Trauma Literacy in Global Journalism: Toward an Education Agenda
Guest Editors: Ola Ogunyemi (University of Lincoln, UK) & Lada Price (Sheffield Hallam University, UK)
Journalism and Mass Communication Educator is seeking empirically grounded and theoretically focused research papers for publication in a special issue on a new pathway to an educational agenda in response to the persistent work-related problem of emotional and psychological stress in journalism practice.
Journalists are one of the first responders to traumatic events, but they are the least likely to receive training in trauma informed literacy and resilience, unlike their counterparts in the police, nursing, ambulance services and fire brigade. Trauma literacy in journalism, defined as an awareness of the potential effects of trauma and adaptive coping mechanisms, is central to the concerns raised in the UNESCO Director-General’s (2016) Report on the Safety of Journalists and the Danger of Impunity, including verified cases of killing, kidnapping, enforced disappearance, arbitrary detention and torture of journalists and associated media personnel.
Previous studies show that many journalists are reporting either post traumatic stress disorder (PTSD), associated symptoms, depression, and/or substance use while many journalists feel ill-prepared for assignments, which involve reporting on critical incidents and events that carry a risk of being traumatised. Some scholars have blamed journalism’s deep-seated objectivity norm, which is central to journalism education and the ‘macho’ views to be found in some newsrooms, as one of the reasons why journalists are reluctant to talk about the emotional and psychological effects of exposure to traumatic events on their health and wellbeing. Studies show that journalism students are also ill-equipped to deal with their own emotional reactions and to assess what they experience from an ethical perspective.
This special issue is well-positioned to examine the awareness of trauma among journalism educators and the various experiences of teaching, learning and/or barriers to teaching trauma and emotional literacy, and resilience. We also seek the perspectives of practicing journalists on coping strategies and/or newsroom support that may have pedagogical relevance through research or practice-based manuscripts.
Founded in about 1945, JMCE is the largest, highest circulation, and oldest of any scholarly journal in the world devoted to education in journalism, public relations, advertising, mass communication, media studies and related fields.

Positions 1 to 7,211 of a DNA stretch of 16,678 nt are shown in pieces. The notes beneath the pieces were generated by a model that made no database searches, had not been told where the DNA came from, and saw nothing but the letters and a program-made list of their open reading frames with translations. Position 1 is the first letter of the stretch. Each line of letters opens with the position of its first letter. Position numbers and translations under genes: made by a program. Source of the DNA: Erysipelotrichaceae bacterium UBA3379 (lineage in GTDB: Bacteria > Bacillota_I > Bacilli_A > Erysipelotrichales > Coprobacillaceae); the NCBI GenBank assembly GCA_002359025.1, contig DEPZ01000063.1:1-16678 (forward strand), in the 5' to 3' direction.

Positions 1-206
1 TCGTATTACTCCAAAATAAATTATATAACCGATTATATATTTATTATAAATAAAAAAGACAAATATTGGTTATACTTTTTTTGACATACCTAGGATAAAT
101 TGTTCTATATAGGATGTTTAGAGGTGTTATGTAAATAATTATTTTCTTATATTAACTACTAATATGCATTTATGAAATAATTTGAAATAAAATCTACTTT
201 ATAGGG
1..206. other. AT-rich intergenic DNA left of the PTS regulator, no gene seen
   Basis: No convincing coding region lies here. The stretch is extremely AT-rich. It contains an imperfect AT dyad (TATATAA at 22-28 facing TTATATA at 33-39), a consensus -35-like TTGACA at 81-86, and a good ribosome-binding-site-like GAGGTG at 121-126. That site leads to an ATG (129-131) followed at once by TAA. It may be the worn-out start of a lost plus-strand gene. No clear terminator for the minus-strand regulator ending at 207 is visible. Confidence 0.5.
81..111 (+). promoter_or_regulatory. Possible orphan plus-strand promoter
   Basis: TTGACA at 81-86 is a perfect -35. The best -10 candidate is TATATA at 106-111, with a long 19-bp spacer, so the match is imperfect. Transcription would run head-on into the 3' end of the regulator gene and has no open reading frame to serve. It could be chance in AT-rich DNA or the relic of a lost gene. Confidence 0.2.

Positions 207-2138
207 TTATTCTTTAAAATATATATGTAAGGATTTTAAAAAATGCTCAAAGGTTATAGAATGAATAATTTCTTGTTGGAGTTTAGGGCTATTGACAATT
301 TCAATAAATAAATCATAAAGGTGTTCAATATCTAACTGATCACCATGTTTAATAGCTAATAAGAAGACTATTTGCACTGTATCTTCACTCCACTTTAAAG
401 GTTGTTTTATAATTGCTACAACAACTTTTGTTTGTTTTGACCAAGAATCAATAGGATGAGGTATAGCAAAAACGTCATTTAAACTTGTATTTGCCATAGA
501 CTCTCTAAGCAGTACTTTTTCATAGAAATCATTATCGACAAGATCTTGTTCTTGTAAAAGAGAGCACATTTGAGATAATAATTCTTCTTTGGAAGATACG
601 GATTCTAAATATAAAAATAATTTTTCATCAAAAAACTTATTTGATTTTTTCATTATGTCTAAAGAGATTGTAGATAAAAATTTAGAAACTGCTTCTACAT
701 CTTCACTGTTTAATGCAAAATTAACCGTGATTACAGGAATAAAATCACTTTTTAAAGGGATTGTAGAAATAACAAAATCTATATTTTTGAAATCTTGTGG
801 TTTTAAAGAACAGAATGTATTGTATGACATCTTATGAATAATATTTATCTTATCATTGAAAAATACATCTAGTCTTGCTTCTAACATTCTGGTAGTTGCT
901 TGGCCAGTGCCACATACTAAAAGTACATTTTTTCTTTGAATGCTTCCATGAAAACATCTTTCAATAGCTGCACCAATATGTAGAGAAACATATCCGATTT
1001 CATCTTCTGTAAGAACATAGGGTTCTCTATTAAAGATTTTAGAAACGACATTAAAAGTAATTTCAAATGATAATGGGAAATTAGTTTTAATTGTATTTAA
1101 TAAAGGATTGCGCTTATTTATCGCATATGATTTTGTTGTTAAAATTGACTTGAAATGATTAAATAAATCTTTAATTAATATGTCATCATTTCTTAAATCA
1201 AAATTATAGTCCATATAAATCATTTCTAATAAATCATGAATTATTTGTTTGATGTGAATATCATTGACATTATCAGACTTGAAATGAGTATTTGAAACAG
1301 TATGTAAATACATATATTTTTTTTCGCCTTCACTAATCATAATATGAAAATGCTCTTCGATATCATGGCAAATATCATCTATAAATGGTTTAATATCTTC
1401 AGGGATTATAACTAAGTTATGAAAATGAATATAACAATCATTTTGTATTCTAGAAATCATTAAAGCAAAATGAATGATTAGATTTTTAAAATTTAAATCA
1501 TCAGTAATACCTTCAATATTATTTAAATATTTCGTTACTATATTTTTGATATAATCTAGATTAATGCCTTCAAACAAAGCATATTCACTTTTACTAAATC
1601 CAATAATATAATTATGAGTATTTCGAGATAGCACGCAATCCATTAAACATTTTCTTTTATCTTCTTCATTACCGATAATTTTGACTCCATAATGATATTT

Research papers for this issue will be peer-reviewed and may cover any aspect of journalism and mass communication education related to teaching students about how to cope with trauma journalism and how to prepare them for traumatic experiences that may occur in their future careers as practicing journalists. Manuscripts must adhere to the guidelines established for JMCE submissions and must be research or practice based. Topics of interest for this issue may include, but are not limited to addressing questions such as:
- What are journalism educators’ levels of awareness of the dangers to personal adjustment and physical health posed by prolonged exposure to traumatic events?
- How does teaching trauma informed literacy challenge the normative assumptions around objectivity and detachment, considered core skills of journalism and storytelling?
- Do journalism educators have the skills and capacity to train students to cope with the effects of exposure to traumatic events?
- What are journalism trainers’ and educators’ experiences of teaching trauma informed literacy?
- How should/can journalism educators overcome the barriers to including trauma informed literacy in journalism curricula?
- To what extent can teaching trauma build resilience in journalism students?
- How do students or trainee journalists learn to cope with trauma journalism and how are they prepared?
- To what extent has evidence of trauma in journalism practice informed journalism pedagogy?
- What can journalism educators learn from trauma informed literacy in the newsroom?
- What best practices exist in journalism pedagogy to improve and embed emotional resilience and mental health/wellbeing among journalism students/trainees?
Submit here through the journal online portal: https://journals.sagepub.com/home/jmc